Who would have thought a long time ago in a warehouse somewhere in Van Nuys, California the title sequence to the 1977’s Star Wars: A New Hope which was painstakingly hand-crafted by title designer Dan Perri, would provide the total premise for Rogue One nearly 40 years later, or has Gareth Edwards said “This film is born out of a crawl. The thing that inspired this movie was a crawl and what was written in that,”
“It is a period of civil war. Rebel spaceships, striking from a hidden base, have won their first victory against the evil Galactic Empire.
During the battle, Rebel spies managed to steal secret plans to the Empire’s ultimate weapon, the DEATH STAR, an armored space station with enough power to destroy an entire planet.
Pursued by the Empire’s sinister agents, Princess Leia races home aboard her starship, custodian of the stolen plans that can save her people and restore freedom to the galaxy….”
It was this title sequence crawl that set the tone of that 1977 film, as well as introduce audiences to the fantastic world envisioned by George (The Maker) Lucas, it certainly operates as a classic title sequence. But the Star Wars main title sequence is so much more than that. It has simultaneously become one of the most iconic pieces of film branding ever created and one of the most indelible moments in all of cinema. In 1977 it was, quite simply, unlike anything our planet had ever seen..and one which gave John Knoll his idea for Rogue One 35 years later,
Knoll’s idea for Rogue One was borne from contemplating the opening crawls of the Star Wars films. The text for the original trilogy which had been painstakingly shot on film with a camera dolly system; the monumental crawls for the prequel trilogy were personally made by him, entirely digitally, on his own computer. “Just a fun project to tackle,” he says .) But this got him thinking about those never-seen covert spies, Knoll began conceiving of a story that, compared to the sprawling space opera of the trilogy films, would be fast, focused, gritty and jam-packed with the ‘WAR’ in Star Wars.
Who wouldn’t be inspired by this opening sequence as it starts after a thunderous Twentieth Century Fox fanfare and Lucasfilm logo, the movie then begins with a phrase suitable for any tale of Good Vs Evil: ”A long time ago…” The Lucasfilm text was tinted light blue in order to make the subsequent main title reveal all the more dramatic. Fade out and let the magic begin. Composer John Williams’ triumphant overture blasts the title card into frame and off to infinity as the crawl rolls into view…Rebel spaceships, striking from a hidden base, have won their first victory against the evil Galactic Empire.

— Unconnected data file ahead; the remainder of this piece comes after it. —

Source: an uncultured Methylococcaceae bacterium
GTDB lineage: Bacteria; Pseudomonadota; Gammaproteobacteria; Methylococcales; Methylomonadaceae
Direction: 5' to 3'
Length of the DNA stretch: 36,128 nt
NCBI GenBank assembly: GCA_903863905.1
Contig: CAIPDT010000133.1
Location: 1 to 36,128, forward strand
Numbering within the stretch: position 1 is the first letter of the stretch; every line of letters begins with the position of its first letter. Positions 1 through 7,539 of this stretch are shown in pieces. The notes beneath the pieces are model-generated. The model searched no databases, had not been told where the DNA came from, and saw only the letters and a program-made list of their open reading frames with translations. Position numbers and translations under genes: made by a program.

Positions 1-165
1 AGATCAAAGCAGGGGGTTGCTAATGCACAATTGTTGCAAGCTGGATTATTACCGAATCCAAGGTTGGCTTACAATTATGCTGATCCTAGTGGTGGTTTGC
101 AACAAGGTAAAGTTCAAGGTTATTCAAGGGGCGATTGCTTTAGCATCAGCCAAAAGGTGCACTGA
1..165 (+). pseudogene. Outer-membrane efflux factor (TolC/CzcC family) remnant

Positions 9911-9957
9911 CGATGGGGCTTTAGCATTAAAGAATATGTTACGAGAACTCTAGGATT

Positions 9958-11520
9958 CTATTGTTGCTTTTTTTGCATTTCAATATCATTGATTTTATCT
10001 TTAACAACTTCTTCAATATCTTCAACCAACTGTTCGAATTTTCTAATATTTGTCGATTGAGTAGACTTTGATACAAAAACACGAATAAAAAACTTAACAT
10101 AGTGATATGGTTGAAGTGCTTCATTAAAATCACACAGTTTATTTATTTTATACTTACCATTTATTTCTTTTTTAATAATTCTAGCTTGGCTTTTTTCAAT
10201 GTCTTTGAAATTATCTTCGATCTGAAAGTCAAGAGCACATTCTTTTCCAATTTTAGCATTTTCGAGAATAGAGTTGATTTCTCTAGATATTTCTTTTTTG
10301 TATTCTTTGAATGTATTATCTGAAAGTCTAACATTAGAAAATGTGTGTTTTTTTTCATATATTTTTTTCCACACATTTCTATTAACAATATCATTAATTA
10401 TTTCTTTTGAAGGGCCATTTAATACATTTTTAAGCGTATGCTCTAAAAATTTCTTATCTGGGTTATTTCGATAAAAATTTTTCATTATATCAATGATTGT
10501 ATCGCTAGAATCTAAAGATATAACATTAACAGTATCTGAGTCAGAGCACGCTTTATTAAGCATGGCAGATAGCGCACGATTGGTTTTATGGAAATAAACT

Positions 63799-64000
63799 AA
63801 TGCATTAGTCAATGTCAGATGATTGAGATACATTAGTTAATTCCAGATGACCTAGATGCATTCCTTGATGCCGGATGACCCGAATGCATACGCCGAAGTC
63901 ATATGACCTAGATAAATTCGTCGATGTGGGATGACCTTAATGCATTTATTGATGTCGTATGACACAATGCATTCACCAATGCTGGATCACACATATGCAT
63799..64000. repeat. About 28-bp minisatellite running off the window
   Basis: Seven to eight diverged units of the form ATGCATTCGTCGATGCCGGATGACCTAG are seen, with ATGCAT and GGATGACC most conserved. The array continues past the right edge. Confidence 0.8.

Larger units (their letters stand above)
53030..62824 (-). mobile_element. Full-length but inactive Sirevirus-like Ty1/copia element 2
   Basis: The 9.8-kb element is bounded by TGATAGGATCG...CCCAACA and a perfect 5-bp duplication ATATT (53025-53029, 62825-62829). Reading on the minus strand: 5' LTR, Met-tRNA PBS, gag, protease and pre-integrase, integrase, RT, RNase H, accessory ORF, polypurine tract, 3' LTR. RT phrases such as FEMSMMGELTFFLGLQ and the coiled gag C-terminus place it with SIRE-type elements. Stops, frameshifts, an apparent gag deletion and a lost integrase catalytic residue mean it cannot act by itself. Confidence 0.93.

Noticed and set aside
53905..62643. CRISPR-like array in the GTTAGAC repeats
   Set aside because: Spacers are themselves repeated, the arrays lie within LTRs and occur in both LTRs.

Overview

George Lucas describes the opening titles in his screenplay:
A vast sea of stars serves as the backdrop for the main title.
War drums echo through the heavens as a roll up slowly crawls into infinity.
The typography was inspired by sci-fi serials like Buck Rogers, highlighting certain names and places in all caps to emphasize their importance to the narrative. Like the rest of the Lucas’s script, this text went through countless iterations before it could be put to film. Fox initially opposed the idea of an opening crawl altogether, suggesting that a narrator could convey the same information more effectively, but the studio relented after Lucas’s friend, filmmaker Brian De Palma, helped the writer/director rewrite and streamline the clunky exposition.
But lets not forget that oh-so-recognizable Star Wars logo? The classic branding loomed large not just in the film’s opening titles, but on posters, t-shirts, lunch boxes, and every imaginable type of merchandise. Designed by artist Suzy Rice under the direction of Lucas, the logotype was then adapted for use in the opening. Rice’s logo design, originally created for the film’s studio presentation brochure and other print materials, was ultimately chosen for the movie’s main title sequence after being revised by ILM’s Joe Johnston. After Star Wars hit theatres though, Rice’s logo design became standard on nearly all merchandise and marketing materials.
All these elements combined for us fans experiencing those opening moments of Star Wars was like finding a key in our childhood, unlocking a hidden door to our future creativity and what can be achieved.
But beyond all my Star Wars nostalgia, beyond all the hype, that original Star Wars opening is quite simply great filmmaking. It’s a potent combination of music, typography, and sheer cinematic scale. As awesome as those screen-sized titles first appear, they are quickly dwarfed — both on-screen and in our imaginations — by the galaxy that was about to unfold, both then and now with Rogue One.
Inspired by Union Pacific (1939)
Reference Material : Art of the Title Sequence